Here’s what I wrote a few weeks ago:
I don’t know about you, but I always feel a bit introspective by the time of my birthday (I'm guessing you do too). At least, more and more after I turned 25 and I started to realise that I was becoming a “real adult” on my ID card, but in my mind, I had just as many doubts about life and direction as when I was 18.
The only difference was that at 25 I was thinking more (and therefore also worrying more) about life than with 18. And now, turning 34, even more.
Trying to apply the wisdom that I hope to have been acquiring over the years, and trying to maintain a mindful attitude without overly projecting the future, I think this is the perfect time to do a little yearly life review. An opportunity to reflect upon the last year and plant some good intentions for the new turn around the sun.
To simplify things, I’ll pick 3 things that worked well last year, and 3 things that could have worked better. And I’ll pick 3 things I want to stop doing and 3 things I’d like to improve and do more of this year.
LAST YEAR yearLY REVIEW
Things that didn’t go so well:
Things that went great:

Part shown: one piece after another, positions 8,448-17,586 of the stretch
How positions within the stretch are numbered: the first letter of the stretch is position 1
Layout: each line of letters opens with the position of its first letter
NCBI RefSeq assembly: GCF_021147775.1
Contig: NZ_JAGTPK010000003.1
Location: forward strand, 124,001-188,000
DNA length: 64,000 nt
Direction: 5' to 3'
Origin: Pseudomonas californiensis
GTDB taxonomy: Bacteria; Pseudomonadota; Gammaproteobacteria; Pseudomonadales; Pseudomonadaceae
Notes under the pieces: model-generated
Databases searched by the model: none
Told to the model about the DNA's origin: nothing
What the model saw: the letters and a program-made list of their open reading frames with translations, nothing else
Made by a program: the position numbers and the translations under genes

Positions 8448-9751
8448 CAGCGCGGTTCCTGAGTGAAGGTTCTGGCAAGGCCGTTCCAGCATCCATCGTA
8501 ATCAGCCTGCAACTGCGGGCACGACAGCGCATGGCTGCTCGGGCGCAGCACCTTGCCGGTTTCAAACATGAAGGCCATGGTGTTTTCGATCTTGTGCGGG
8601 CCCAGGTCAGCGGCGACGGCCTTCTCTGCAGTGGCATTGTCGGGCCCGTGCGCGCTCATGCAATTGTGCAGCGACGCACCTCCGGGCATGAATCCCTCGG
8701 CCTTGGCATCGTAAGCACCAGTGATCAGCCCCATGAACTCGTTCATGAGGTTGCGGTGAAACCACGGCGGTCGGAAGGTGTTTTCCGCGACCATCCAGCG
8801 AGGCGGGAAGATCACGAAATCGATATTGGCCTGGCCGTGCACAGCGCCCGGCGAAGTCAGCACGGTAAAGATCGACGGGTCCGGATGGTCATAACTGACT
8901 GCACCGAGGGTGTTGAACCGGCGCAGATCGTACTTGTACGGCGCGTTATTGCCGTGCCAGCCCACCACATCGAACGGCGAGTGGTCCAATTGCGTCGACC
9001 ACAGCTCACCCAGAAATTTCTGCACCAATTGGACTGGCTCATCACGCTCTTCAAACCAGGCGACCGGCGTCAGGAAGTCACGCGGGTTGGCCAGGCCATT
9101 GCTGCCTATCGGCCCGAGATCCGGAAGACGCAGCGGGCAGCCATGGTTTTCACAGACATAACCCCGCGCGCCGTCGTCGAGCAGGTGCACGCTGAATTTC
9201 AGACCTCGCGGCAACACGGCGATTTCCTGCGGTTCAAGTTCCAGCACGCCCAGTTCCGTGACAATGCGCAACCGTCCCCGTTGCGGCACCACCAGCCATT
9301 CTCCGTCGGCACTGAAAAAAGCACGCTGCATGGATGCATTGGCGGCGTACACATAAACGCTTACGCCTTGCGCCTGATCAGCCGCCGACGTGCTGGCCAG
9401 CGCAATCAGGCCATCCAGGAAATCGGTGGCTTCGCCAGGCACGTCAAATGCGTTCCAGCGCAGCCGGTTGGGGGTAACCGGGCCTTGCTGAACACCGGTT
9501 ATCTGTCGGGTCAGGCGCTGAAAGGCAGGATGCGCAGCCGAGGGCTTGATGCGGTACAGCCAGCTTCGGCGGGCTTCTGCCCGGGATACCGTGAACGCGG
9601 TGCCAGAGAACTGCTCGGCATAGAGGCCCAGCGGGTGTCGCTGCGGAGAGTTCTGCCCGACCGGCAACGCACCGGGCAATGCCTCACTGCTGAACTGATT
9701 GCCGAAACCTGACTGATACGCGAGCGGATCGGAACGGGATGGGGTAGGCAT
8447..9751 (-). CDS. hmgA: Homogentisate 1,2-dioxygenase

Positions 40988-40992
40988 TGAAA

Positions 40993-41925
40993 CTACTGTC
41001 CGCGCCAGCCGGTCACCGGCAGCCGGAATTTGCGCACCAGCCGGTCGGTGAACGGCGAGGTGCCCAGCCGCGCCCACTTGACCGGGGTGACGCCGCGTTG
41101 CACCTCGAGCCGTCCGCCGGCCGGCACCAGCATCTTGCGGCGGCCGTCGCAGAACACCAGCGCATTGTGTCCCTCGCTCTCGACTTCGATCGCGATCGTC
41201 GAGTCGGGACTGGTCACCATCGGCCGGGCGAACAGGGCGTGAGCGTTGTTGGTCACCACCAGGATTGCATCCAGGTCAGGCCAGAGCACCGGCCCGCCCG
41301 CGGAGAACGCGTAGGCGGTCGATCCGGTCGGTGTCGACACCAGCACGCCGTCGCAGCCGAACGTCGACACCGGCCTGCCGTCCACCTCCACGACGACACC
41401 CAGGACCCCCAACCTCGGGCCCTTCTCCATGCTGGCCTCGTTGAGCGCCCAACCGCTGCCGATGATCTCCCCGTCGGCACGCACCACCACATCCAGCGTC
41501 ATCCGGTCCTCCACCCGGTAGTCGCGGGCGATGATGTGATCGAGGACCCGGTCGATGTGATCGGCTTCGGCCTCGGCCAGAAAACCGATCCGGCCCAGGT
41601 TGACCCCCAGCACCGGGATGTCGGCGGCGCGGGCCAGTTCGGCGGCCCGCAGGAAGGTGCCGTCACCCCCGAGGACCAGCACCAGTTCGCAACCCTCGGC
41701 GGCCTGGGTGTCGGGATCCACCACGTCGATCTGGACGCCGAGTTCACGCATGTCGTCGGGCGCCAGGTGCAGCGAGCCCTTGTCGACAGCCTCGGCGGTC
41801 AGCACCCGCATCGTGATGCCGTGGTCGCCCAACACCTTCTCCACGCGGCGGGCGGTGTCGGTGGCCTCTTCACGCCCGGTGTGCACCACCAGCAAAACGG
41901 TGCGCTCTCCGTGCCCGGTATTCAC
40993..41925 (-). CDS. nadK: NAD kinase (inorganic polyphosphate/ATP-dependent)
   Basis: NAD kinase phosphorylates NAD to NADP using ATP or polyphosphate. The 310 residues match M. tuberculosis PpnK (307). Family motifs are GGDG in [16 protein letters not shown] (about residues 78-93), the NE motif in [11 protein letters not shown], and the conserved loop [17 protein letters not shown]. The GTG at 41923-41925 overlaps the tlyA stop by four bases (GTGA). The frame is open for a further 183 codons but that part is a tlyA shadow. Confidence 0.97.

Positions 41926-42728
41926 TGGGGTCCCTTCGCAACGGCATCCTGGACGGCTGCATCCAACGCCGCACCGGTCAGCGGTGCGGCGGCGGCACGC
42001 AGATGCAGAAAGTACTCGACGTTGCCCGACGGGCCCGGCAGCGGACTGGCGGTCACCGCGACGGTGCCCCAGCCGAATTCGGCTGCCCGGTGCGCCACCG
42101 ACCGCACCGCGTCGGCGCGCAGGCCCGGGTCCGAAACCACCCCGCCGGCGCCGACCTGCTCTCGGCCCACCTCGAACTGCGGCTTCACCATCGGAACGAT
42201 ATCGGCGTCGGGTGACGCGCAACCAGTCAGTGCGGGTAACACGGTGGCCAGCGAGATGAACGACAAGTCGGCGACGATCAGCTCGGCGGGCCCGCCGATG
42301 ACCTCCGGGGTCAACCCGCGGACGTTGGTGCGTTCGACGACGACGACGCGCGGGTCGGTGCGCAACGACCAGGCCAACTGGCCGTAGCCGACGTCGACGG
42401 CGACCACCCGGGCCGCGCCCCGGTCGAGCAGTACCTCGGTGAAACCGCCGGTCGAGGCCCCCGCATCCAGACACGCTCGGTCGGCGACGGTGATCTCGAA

GOOD INTENTIONS FOR THE NEW YEAR
Things to stop doing:
Things to improve and do more this year:
There are ways in which I can help myself to achieve this, and one of them is to have a clear vision as to how I’m going to do it.
Reading, writing, and exercising, along with the things that I already like to see a part of my must-do routines (like meditation) are fundamental pieces of the big picture I’m trying to achieve. In tangible terms, is to be more prolific on my blog and start preparing for the marathon of writing a book.
I should also commit to not being harsh to myself and give up as soon as I find myself going out of track. So, to help me to keep myself accountable, at least on the reading and writing part of my intentions, I’d like to express here that the materialised outcome of these intentions should be at least 1 blog post per week and, ideally, 1 book review post per month.
I have always had the strong belief that we’re on this life ride to growth as Beings, and to appreciate the ride as much as possible.
The frustration we feel is many times rooted in regret. Mostly for the things we didn’t do when we had the chance to do them. And it always comes down to choices.
When we choose to say yes to something we’re saying no to something else.
So at this point, I suggest the following questions:
My answer to these questions is reading and writing, and taking good care of my health, by meditating and exercising. Sounds simple, and it is. So it should be.